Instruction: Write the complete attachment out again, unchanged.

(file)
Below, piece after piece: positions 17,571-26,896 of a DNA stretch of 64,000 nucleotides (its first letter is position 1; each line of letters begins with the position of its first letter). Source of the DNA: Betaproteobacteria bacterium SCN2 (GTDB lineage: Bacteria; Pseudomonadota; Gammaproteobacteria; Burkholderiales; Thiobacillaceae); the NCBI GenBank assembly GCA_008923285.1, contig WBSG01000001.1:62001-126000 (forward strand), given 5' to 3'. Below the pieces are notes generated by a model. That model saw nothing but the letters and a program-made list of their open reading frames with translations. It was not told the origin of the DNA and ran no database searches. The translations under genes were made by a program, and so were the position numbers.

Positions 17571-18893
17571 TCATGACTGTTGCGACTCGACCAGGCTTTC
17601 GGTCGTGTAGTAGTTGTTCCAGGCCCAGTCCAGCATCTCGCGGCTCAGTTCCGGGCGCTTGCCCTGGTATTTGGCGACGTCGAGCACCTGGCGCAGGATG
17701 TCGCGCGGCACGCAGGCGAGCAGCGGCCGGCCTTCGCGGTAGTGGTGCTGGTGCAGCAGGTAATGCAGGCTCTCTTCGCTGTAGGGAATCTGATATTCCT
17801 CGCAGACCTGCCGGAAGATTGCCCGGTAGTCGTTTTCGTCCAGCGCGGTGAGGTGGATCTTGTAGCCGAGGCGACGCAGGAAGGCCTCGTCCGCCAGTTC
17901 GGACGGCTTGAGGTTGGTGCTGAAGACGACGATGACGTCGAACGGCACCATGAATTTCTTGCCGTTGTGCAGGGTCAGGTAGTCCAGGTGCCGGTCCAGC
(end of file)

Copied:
Below, piece after piece: positions 17,571-26,896 of a DNA stretch of 64,000 nucleotides (its first letter is position 1; each line of letters begins with the position of its first letter). Source of the DNA: Betaproteobacteria bacterium SCN2 (GTDB lineage: Bacteria; Pseudomonadota; Gammaproteobacteria; Burkholderiales; Thiobacillaceae); the NCBI GenBank assembly GCA_008923285.1, contig WBSG01000001.1:62001-126000 (forward strand), given 5' to 3'. Below the pieces are notes generated by a model. That model saw nothing but the letters and a program-made list of their open reading frames with translations. It was not told the origin of the DNA and ran no database searches. The translations under genes were made by a program, and so were the position numbers.

Positions 17571-18893
17571 TCATGACTGTTGCGACTCGACCAGGCTTTC
17601 GGTCGTGTAGTAGTTGTTCCAGGCCCAGTCCAGCATCTCGCGGCTCAGTTCCGGGCGCTTGCCCTGGTATTTGGCGACGTCGAGCACCTGGCGCAGGATG
17701 TCGCGCGGCACGCAGGCGAGCAGCGGCCGGCCTTCGCGGTAGTGGTGCTGGTGCAGCAGGTAATGCAGGCTCTCTTCGCTGTAGGGAATCTGATATTCCT
17801 CGCAGACCTGCCGGAAGATTGCCCGGTAGTCGTTTTCGTCCAGCGCGGTGAGGTGGATCTTGTAGCCGAGGCGACGCAGGAAGGCCTCGTCCGCCAGTTC
17901 GGACGGCTTGAGGTTGGTGCTGAAGACGACGATGACGTCGAACGGCACCATGAATTTCTTGCCGTTGTGCAGGGTCAGGTAGTCCAGGTGCCGGTCCAGC